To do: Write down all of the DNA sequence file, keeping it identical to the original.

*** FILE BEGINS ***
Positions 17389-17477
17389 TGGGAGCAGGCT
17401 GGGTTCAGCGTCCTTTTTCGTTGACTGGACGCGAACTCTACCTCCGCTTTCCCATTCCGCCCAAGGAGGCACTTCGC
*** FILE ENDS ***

Positions 17389-17477
17389 TGGGAGCAGGCT
17401 GGGTTCAGCGTCCTTTTTCGTTGACTGGACGCGAACTCTACCTCCGCTTTCCCATTCCGCCCAAGGAGGCACTTCGC